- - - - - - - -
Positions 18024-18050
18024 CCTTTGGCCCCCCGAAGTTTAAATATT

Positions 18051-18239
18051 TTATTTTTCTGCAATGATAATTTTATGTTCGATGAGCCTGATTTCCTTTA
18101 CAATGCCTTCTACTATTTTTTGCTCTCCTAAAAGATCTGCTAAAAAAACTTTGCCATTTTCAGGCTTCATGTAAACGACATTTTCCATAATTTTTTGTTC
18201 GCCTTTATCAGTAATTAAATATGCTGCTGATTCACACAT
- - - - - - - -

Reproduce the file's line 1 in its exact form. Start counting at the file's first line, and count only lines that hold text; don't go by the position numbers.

Positions 18024-18050